ENTERTAINMENT
June 24, 1989 | DAN SULLIVAN, Times Theater Critic
It is well known these days that you don't just go out and start a theater. You need a building committee, a site search, a fund drive and many, many press conferences. This was not known in 1931. Dissatisfied with the light-minded shows that Broadway was offering, Harold Clurman and his colleagues decided to start their own theater. They would find new plays that showed what was really going on in Depression America. They would perform them like artists, not like a stock company.
ENTERTAINMENT
February 6, 1997 | SHAUNA SNOW
KUDOS Scorsese's Fans: Robert De Niro, Jodie Foster, Spike Lee, Michelle Pfeiffer, Winona Ryder, Joe Pesci, Rosanna Arquette, Paul Sorvino and James Woods are among those who will fete director Martin Scorsese when he receives the American Film Institute Life Achievement Award Feb. 20 at the Beverly Hilton. Sharon Stone, an Oscar nominee for Scorsese's "Casino," will host. Tickets still are available, but they're a hefty $1,000 and up.
NEWS
February 5, 1997
Sanford Meisner, 91, an actor and venerated acting teacher and an original member of New York's Group Theatre. The innovative organization, which included Lee Strasberg, Elia Kazan and other theatrical leaders, was founded in 1931. Meisner appeared in 12 of its early productions including its first, "The House of Connelly." Meisner also acted on Broadway in "Embezzled," "Crime and Punishment" and "The Cold Wind and the Warm."
ENTERTAINMENT
May 30, 1996 | T.H. McCULLOH, SPECIAL TO THE TIMES
In the 1930s, an explosion erupted on Broadway. It was called the Group Theatre. Founding members of the collective included Elia Kazan, Clifford Odets, Robert Lewis, Stella Adler, Lee Strasberg, Harold Clurman and Sanford Meisner, all names that changed the vision and future of American theater. Although the Group lasted but 10 years, some of these legendary acting gurus are still active, and some have been honored by having their names attached to local theaters.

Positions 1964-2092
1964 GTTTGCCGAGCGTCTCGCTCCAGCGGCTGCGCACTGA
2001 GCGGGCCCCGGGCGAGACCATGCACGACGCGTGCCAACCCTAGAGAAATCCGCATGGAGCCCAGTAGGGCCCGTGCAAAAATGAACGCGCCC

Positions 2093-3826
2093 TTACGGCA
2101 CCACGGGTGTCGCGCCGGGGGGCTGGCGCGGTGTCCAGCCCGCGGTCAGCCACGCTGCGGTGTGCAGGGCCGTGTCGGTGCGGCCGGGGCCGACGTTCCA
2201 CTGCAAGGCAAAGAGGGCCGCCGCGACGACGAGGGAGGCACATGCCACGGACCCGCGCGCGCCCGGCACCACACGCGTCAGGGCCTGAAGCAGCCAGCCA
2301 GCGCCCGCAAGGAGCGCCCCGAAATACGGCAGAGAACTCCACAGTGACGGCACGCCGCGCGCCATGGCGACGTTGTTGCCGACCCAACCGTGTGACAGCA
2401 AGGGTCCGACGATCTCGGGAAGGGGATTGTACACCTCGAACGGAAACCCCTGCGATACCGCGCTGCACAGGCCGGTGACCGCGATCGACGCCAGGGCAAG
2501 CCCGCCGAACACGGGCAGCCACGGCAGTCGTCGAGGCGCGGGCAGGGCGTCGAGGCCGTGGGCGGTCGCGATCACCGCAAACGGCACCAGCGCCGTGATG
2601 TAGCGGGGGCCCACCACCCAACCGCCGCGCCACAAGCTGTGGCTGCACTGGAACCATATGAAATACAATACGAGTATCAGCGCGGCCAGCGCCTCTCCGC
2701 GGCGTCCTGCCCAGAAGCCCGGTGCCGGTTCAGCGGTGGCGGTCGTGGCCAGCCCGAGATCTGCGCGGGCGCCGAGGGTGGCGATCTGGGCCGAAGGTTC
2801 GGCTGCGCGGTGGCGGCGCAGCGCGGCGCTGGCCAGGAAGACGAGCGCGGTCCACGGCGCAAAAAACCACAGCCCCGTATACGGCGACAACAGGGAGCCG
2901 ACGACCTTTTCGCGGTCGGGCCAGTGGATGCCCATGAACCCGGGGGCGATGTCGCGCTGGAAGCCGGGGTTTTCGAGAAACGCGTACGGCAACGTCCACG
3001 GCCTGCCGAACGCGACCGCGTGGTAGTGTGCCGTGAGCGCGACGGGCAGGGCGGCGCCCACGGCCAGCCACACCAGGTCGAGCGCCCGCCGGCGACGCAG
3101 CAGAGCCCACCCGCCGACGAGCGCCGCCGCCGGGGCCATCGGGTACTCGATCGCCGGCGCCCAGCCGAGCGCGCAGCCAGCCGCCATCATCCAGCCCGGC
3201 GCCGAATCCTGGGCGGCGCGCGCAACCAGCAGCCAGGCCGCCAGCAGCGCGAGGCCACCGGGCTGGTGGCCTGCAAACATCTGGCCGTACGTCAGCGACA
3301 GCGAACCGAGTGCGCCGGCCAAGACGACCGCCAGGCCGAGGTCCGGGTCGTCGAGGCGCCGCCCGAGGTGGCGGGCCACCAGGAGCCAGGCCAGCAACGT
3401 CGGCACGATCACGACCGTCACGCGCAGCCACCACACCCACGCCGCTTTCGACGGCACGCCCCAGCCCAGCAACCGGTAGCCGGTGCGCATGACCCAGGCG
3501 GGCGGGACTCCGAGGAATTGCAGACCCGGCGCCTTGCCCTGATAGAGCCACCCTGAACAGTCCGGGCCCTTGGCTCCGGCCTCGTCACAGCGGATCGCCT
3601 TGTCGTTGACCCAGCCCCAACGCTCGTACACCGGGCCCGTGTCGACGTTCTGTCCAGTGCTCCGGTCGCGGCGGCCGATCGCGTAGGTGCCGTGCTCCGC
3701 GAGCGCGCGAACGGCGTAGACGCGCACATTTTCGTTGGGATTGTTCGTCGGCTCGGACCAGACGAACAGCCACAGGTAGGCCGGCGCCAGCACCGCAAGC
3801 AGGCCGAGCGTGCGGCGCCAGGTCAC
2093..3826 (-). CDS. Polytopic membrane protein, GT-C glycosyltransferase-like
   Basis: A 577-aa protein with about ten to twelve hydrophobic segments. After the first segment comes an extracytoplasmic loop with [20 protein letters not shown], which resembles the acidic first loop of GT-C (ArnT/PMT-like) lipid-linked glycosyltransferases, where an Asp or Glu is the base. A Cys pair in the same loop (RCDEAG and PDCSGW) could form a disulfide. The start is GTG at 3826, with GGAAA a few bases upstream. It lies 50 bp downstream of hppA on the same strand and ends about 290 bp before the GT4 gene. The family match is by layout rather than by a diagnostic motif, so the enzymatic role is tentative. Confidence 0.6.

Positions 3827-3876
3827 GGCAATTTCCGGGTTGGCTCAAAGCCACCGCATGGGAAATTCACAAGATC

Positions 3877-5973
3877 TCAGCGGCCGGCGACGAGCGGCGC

ENTERTAINMENT
May 26, 1995 | PHILIP BRANDES
Famed acting teacher Sanford Meisner spent more than 60 years evolving methods that brought the talents of numerous stars to fruition. His techniques yield impressive performances from trainees in the Sunday program of "The Sanford Meisner One-Act Festival" in a NoHo studio (formerly the home of Acme Comedy Theatre). Meisner's instructional approach emphasizes realistic interaction between actors.
ENTERTAINMENT
August 27, 1990 | SYLVIE DRAKE
"Still as wonderful and funny and terrifying as ever" is how Suzanne Pleshette, one of the many actors and directors interviewed on "Sanford Meisner: The Theater's Best Kept Secret," characterizes her widely respected acting teacher (and actor). This hourlong "American Playhouse" valentine to the 85-year-old Meisner (airing tonight at 10 on KCET Channel 28) shows a tough, principled man who, by his own admission, is happiest in a roomful of students.
ENTERTAINMENT
June 24, 1989 | DAN SULLIVAN, Times Theater Critic
It is well known these days that you don't just go out and start a theater. You need a building committee, a site search, a fund drive and many, many press conferences. This was not known in 1931. Dissatisfied with the light-minded shows that Broadway was offering, Harold Clurman and his colleagues decided to start their own theater. They would find new plays that showed what was really going on in Depression America. They would perform them like artists, not like a stock company.
ENTERTAINMENT
March 29, 1996 | SCOTT COLLINS
"In the Company of Friends" at the Sanford Meisner Center for the Arts in North Hollywood is a double bill of one-act plays written and directed by Lynn Mamet. The first, "The Job," is a disaster, a crowded and chaotic ensemble piece set in a neighborhood bar frequented by tough-talking cops. The conflict is supplied by veteran cop Bobby (Kelly Edward Nelson), who's down on himself and his career after humiliating a suspect during an interrogation.
CALIFORNIA | LOCAL
April 10, 2008 | From a Times Staff Writer
Stanley Kamel, a veteran character actor who appeared most recently in the USA television network series "Monk" as detective Adrian Monk's psychiatrist, has died. He was 65. Kamel was found dead of a heart attack Tuesday at his Los Angeles home by his longtime agents and friends Donna Massetti and Marilyn Szatmary, publicist Cynthia Snyder said Wednesday in a statement.